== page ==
Stone in 1841
Stone is in the southern division of Pyrehill hundred, seven miles north by west of Stafford. There was a very ancient monastery at this place, founded, it was said, by Wulfhere, king of Mercia, or his queen Ermenilda, in honour of his two sons, whom, before his own conversion, be had murdered for embracing Christianity. Wulfhere is said to have placed secular canons here ; but these being dispersed, some nuns occupied the place, who were removed in the time of Henry I to make room for some regular canons of St. Austin from Kenilworth Priory, to which this house was for a time a cell, but afterwards became independent. The yearly revenue at the dissolution was £129, 2 shillings, 11 pence gross, or £119, 14 shillings, 11 pence clear.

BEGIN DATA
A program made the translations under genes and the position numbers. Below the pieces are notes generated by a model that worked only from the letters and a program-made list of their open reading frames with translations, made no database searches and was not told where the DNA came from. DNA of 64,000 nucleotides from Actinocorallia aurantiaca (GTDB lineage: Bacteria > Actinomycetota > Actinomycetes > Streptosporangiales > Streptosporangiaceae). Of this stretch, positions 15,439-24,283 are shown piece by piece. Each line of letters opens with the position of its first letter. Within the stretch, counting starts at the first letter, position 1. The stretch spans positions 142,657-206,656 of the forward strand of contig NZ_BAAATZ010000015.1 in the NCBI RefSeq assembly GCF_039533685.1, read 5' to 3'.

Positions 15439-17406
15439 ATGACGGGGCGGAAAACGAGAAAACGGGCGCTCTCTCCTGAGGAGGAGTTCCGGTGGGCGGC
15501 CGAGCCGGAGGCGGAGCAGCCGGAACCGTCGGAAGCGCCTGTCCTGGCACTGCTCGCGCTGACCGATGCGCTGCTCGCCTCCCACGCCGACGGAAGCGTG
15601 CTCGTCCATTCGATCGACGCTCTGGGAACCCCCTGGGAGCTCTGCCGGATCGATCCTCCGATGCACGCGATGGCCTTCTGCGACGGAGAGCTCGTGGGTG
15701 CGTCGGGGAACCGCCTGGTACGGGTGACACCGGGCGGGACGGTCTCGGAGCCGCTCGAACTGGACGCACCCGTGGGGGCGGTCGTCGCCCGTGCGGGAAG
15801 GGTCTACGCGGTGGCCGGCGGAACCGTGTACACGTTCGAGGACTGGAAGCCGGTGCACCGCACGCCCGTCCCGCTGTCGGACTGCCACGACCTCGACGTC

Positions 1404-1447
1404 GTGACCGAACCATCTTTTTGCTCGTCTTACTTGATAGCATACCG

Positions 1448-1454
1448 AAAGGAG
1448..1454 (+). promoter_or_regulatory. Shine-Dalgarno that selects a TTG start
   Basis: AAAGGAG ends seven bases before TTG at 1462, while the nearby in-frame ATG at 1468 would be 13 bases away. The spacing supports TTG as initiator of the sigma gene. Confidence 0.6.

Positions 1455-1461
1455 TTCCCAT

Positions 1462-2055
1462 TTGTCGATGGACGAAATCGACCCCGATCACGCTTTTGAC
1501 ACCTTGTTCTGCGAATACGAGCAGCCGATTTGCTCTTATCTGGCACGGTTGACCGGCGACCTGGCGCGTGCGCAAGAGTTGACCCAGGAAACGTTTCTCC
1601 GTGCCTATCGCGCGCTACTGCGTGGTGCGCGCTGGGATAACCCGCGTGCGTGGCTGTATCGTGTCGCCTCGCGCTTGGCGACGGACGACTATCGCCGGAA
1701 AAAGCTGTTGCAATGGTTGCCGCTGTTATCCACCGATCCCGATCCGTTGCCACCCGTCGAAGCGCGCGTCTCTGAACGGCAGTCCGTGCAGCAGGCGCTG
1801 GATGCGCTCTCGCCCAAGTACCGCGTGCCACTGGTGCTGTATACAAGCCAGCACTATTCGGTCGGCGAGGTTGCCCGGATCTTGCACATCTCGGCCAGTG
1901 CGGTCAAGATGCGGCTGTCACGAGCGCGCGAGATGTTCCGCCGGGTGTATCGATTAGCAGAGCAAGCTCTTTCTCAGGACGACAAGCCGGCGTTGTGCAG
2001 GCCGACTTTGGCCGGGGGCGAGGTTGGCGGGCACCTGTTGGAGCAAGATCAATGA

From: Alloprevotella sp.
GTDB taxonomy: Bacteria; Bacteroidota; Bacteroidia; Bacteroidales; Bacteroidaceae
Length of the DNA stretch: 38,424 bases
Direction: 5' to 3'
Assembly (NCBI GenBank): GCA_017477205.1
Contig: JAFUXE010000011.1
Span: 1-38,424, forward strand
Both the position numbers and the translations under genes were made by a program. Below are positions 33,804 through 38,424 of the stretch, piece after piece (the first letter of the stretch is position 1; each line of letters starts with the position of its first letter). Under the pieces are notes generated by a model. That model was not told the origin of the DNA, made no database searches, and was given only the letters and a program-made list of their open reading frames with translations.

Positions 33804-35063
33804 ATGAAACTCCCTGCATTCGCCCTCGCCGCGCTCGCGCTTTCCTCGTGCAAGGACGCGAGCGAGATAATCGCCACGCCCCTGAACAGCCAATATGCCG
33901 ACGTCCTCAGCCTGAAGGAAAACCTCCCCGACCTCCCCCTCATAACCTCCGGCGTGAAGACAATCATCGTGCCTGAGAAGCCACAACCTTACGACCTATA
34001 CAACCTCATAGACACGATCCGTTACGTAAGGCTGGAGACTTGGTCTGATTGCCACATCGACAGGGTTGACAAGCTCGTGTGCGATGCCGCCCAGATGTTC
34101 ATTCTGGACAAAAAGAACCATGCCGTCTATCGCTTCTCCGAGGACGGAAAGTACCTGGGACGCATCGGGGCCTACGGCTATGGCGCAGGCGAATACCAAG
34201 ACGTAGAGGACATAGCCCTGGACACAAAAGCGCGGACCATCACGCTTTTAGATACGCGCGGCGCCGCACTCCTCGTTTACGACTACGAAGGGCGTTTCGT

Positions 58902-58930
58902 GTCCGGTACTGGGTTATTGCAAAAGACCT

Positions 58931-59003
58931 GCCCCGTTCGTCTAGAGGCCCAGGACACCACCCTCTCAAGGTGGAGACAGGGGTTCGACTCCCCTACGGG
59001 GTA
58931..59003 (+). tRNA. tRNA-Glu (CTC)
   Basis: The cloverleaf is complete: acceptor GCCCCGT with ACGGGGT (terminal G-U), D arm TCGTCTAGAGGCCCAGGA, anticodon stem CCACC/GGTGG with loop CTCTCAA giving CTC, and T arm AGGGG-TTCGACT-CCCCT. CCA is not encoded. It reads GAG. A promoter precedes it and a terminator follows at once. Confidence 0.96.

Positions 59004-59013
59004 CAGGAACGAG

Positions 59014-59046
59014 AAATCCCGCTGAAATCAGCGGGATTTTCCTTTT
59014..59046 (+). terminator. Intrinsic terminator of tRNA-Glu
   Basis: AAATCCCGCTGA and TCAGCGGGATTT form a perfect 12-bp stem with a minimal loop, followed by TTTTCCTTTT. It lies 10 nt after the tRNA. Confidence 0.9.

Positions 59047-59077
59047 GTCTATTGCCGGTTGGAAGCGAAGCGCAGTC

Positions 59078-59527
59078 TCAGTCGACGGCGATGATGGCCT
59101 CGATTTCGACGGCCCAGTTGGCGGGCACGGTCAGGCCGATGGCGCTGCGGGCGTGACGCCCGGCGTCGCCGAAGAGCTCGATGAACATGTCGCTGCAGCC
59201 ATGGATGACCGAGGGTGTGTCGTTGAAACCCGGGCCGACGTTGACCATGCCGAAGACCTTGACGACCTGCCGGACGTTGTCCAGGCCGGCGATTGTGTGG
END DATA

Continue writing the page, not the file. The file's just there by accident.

The town is on a rising ground on the left or north-eastern bank of the Trent, over which, on the Stafford road, there is a bridge ; the principal street is along the road from London to Liverpool, and is paved. The church is a modern building at the south-east end of the town, and near it are some remains of the ancient monastery. There are places of worship for Independents and Wesleyan Methodists. The parish, including the chapelry of Normicott, has an area of 20,030 acres ; the population, in 1831, was 7,808. The principal branch of industry is shoemaking, and there are some breweries and mills. The Grand Trunk canal passes near the town. The market is on Tuesday, and there are five great markets or fairs in the year. The living is a perpetual curacy of the clear yearly value of £214, with a glebe-house : there are three chapels in the parish. There were, in 1833, twenty day or boarding and day schools, with 425 boys, 301 girls, and 44 children of sex not stated ; one of them was a national school, with 120 boys and 90 girls, and several of the others were assisted by endowment or contribution. There were also three Sunday-schools, with 355 boys and 306 girls.